The title is based on the famous medical text, Gray's Anatomy. But that's all that has to do with the book. The rest of the show is one-half sitcom, one-half medical drama. It's a great show that was never expected to go far - at least, not by the show's creator and executive producer.

Meredith Grey is a first-year surgical intern at a Seattle hospital, along with "Izzie" Stevens, George O'Malley (who would become her roommates), Cristina Yang and Alex Karev. Training them are Miranda "The Nazi" Bailey, the 'flirtatious but capable' surgeon Derek Shepherd, the arrogant yet skilled surgeon Preston Burke, and the chief Richard Webber.

The story starts with Meredith waking up next to Derek, saying a quick goodbye, and moving off for work. The interns are soon assigned to Miranda, and pretty soon all of them are busy. Meredith is given a patient who needs a neurosurgical operation, to be performed by one Derek Shepherd. Meanwhile, Meredith forms a friendship with Cristina, which is quickly put in jeopardy when Derek chooses Miranda over Cristina to assist with the operation.

Each week, the interns are kept busy with strange medical cases and problems. Things are further complicated for Meredith by her mother, who was once a doctor at the same hospital. She is developing Alzheimer's and Meredith needs to take care of her. Problem is, the two of them don't have a good relationship.

The show is great fun for anybody who liked E.R., Cold Feet, M*A*S*H or other such comedy-dramas I've never heard of.


Train your eyes on the tube and fall into a Sunday night depression as this show is all about crushing any hope of character redemption.

Give up now. Of two choices life traps you into making the worse choice and life is arbitrarily unfair and without the need for any personal reponsibility with our bodies or our commitments or our duty as doctors.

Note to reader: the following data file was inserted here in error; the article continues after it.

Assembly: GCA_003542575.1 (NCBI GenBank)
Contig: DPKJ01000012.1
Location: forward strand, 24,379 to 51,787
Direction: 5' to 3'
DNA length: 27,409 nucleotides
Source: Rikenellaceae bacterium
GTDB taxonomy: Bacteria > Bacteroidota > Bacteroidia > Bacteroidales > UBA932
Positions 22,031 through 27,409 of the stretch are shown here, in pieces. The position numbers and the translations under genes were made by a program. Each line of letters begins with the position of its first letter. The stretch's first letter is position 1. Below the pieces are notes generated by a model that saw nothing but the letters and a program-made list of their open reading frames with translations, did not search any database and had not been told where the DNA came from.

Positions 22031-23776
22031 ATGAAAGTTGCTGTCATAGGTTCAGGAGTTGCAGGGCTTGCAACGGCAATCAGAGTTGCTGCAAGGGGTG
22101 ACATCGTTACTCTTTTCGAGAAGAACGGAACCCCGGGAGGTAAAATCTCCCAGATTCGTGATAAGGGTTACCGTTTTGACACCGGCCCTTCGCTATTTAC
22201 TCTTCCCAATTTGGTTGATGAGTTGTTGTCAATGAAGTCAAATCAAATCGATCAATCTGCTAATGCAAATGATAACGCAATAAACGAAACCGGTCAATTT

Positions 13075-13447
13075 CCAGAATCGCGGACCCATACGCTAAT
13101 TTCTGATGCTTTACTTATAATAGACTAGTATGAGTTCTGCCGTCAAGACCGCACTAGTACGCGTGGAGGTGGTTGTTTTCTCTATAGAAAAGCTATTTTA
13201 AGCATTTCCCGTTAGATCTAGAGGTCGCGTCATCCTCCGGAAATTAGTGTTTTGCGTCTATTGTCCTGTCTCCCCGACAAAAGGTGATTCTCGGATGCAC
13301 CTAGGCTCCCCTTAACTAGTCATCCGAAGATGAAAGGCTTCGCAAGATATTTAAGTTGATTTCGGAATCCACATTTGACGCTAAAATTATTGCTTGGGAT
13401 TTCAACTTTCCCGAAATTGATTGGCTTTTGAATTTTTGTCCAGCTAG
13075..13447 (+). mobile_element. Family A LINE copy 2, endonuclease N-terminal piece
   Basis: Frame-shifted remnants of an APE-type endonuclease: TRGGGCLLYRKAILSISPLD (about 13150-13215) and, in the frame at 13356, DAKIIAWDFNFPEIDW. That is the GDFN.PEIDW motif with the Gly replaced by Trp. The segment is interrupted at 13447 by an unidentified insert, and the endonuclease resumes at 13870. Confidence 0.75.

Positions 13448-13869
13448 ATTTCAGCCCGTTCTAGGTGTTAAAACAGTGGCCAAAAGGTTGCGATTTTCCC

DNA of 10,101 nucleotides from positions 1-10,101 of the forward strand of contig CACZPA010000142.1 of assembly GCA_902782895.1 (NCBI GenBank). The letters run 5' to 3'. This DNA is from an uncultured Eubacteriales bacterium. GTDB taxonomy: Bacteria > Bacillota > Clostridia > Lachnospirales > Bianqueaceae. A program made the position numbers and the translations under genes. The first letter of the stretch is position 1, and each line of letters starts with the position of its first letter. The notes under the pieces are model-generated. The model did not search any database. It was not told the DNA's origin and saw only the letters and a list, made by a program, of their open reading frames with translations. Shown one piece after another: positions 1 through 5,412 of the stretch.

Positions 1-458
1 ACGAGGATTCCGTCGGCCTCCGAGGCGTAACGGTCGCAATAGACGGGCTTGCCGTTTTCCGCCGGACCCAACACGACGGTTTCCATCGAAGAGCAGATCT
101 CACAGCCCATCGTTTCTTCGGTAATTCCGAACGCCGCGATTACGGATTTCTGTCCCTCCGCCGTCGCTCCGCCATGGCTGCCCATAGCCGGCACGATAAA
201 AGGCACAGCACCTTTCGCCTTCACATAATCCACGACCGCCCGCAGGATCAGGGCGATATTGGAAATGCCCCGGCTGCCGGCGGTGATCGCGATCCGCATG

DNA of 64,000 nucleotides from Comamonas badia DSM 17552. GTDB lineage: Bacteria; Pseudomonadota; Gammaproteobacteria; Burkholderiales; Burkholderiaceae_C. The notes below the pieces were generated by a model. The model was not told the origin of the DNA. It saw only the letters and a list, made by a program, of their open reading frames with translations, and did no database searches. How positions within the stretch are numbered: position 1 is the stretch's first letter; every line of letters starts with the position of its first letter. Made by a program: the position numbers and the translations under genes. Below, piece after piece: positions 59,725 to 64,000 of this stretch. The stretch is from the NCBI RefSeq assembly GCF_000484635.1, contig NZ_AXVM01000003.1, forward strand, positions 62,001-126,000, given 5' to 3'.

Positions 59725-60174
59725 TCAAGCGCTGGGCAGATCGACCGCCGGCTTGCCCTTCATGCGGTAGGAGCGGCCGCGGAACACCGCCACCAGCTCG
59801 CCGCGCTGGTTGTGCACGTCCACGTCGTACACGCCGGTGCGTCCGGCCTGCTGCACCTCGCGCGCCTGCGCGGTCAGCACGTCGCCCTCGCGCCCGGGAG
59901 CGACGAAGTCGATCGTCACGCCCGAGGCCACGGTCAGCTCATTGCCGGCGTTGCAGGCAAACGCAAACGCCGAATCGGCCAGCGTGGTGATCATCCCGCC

We are sick we are twisted and how can we heal others when our mind is unsound.

We will band together and fight against the cruel fortunes of life and suspend all reality because our oaths are nothing and noone will stop us because we socially object together. All power is vested in our hands even though we are the lowest on the rung.

Modern escapism is a cold detached self-dissection of the victimhood of life in a public medium. I am empty, he cried.

And it is a play within a play because we magnify your struggles and pretend to be your journal for why your life is pointless and unneccesarily hopeful while you sit on your sofa and stare emptily at a beam of light.

But you can bet the ride will be dramatic and you will tune in next time to see what our dimension-and-a-half characters will fall into next.

This is Grey's Anatomy. Don't expect redemption. Cue the music.


(1) Ellen Pompeo (who plays Meredith Grey) quips "Something I say a lot is, 'Why does she keep making these stupid mistakes? She's smart enough to make it through medical school, but she can't figure out that she shouldn't be sleeping with strangers.'" --source:,0,4623490.story?coll=zap-home-promo1 (which was the above the fold story in the local newspaper's TV section this week.)

(2) Medical professionals scoff at Grey's Anatomy season finales --source:,1,2024916.story?ctrack=1&cset=true

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